In all cases except the Dominican Republic and Cuba where the granting of visas complemented U.S. foreign policy until the early 1970s, most of those fleeing state terror and political violence for the U.S. were undocumented upon arrival. Subsequently, refugees who applied for a legalization of their status encountered pronounced discrimination on the part of U.S. immigration and Naturalization Services [INS]based on the contention that they were economically motivated, exaggerating claims of individual repression or simply unable to "prove" that they would suffer persecution if returned to their homeland, however obvious the condition of generalized violence. For certain groups at the height of conflict, such as Salvadorans and Guatemalans in the 1980s, the political reasoning behind INS denials of claims for asylum had everything to do with U.S. Cold War policy toward their homelands.
Since the late 1960s, the Salvadoran military had increasingly relied on U.S. training and diplomatic support to prevent any substantive reforms and thereby preserve a tiny elite's control over the national economy through a vast campaign of political violence.  By 1980, that campaign had expanded far beyond its original targeting of left-wing guerrillas and unarmed activists to attack thousands of civilians, including students, professors, doctors, international aid workers, a disproportionately high number of peasants as well as dozens of Catholic laypeople, nuns, and priests. Most famously, in March 1980, the head of El Salvador's national security agency ordered the assassination of Archbishop Oscar Romero, a vociferous critic of U.S. aid; the military then fired on the 30,000 mourners who gathered for his funeral, killing dozens. The military went as far as to threaten the entire Jesuit order with "extermination" and famously abducted, raped, and killed four U.S. church women, three of them nuns, on the presumption that their work with the poor made them allies of left-wing guerrillas. In the first four years of Reagan's presidency alone, the military murdered between eight to nine thousand civilians per year; the Salvadoran government ordered not a single investigation of their deaths.
Not surprisingly, as legal scholar Michael H. Posner noted at the time, it was extremely difficult for the U.S. to admit tens of thousands of refugees and "thus acknowledge political persecution by the government of El Salvador, and yet ask Congress to certify more military assistance to that country based on significant human rights improvements of the refugee's government."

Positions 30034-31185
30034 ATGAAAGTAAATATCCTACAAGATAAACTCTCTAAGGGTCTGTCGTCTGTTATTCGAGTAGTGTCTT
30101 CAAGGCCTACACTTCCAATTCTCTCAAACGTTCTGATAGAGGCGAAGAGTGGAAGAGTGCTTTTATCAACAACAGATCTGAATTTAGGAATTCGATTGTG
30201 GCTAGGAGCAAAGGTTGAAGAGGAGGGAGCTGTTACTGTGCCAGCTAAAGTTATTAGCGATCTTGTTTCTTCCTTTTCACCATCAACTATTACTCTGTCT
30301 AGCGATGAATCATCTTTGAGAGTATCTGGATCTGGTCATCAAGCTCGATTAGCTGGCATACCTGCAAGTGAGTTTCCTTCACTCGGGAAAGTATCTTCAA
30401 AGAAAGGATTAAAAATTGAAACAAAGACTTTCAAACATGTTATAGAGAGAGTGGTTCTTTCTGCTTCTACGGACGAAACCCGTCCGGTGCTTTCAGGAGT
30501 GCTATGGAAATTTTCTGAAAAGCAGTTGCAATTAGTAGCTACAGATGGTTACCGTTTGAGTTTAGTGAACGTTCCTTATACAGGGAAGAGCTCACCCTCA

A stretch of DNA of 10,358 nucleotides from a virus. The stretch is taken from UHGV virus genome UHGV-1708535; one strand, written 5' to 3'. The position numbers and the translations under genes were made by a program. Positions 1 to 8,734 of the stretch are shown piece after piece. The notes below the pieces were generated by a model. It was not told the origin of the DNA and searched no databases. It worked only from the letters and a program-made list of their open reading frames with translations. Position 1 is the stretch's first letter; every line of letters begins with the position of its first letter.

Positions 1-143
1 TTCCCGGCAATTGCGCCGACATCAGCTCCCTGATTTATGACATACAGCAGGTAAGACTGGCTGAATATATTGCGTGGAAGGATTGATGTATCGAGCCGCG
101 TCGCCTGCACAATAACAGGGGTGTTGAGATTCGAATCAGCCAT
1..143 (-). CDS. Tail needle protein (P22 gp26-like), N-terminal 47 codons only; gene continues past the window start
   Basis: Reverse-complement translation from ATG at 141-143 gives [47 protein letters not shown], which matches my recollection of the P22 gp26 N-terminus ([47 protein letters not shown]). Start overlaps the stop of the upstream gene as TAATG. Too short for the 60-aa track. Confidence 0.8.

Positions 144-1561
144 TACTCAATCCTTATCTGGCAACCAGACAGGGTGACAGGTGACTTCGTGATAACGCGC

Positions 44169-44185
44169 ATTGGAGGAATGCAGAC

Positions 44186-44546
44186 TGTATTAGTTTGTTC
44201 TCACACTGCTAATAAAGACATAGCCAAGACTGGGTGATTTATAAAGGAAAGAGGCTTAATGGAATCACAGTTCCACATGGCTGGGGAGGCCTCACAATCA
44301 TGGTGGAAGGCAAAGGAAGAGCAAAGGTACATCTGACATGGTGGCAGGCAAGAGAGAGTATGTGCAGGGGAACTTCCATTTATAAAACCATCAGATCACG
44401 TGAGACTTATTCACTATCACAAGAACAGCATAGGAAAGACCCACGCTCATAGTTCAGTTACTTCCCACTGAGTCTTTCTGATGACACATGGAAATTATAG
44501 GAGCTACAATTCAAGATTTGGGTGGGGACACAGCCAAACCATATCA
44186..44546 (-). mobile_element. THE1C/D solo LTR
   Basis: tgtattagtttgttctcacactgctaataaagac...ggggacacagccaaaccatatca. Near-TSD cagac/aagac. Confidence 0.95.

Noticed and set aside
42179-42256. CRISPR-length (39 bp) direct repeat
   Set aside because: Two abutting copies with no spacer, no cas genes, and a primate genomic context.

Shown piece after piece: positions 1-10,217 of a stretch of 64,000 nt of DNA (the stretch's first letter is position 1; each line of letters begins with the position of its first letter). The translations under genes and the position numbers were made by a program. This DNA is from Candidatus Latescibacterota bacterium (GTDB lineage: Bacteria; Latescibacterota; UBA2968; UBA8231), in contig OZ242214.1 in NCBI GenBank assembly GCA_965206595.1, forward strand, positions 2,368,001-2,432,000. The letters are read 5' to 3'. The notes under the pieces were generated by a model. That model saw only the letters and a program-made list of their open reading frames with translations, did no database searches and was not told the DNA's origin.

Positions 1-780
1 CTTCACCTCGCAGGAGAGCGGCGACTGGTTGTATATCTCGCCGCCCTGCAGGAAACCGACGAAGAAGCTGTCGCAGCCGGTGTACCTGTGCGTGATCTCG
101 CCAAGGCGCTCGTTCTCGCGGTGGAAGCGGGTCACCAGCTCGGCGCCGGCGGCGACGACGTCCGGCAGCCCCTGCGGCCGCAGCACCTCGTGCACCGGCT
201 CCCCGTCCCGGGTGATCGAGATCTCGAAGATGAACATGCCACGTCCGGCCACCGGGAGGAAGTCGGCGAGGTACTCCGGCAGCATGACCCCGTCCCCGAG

Indeed, from June 1983 to September 1990, only 2.6 percent Salvadoran and 1.8 percent Guatemalan asylum seekers succeeded. In the case of Haitian refugees where a related, although highly racialized logic applied, only eleven of 22,940 Haitians intercepted at sea were deemed qualified to apply for political asylum between 1981 and 1990. Three years later, after the Bush administration sanctioned another bloody coup, this time against the democratically elected government of Jean-Bertrande Aristide, only 11,000 Haitians of 38,000 who attempted to enter the U.S. were granted the right to apply for political asylum. The U.S. Coast Guard returned the rest to Haiti. Surprisingly, refugees from Nicaragua did not necessarily benefit from INS largesse despite the fact that they were displaced by a civil war that pitted the country's revolutionary government troops against the Contras, an army organized by the CIA, led by former somocista National Guardsmen and financed by the U.S. Only 9 to 11 percent of Nicaraguan refugees were granted asylum until 1985-1987 when Reagan's drive for massive aid to the Contras resulted in a spike in approvals as high as 84 percent. Once Congress cut off aid again, however, levels dropped to their previous rates.
By contrast, Cubans or applicants from Eastern bloc countries enjoyed near automatic entrance to the U.S. Cubans, who had benefitted from U.S. State Department visa waivers in the early years of the Revolution, subsequently enjoyed automatic permanent residency status and additional benefits such as food, cash allotments, Cubans-only educational programs, and other privileges never extended to other immigrants or minority groups based on the 1966 Cuban Adjustment Act and the two-billion-dollar Cuban Refugee Program that provided unprecedented federal support to individual refugees as well as schools, businesses, and state agencies attending them until 1980. Although Cubans arriving by sea must make landfall to avoid deportation since 1994, U.S. law has continued to consider virtually anyone who wants to leave Cuba a "political refugee," no questions asked. As María de los Angeles Torres explains, "For the U.S. government, Cuban émigrés provided the rationale for continuing a foreign policy aimed at containing communism and expanding the forces needed for battle." On this basis, nearly one million Cubans were admitted, with 20,000 more arriving every year through a U.S.-sponsored visa lottery and thousands of others by land and sea in the post-Cold War era.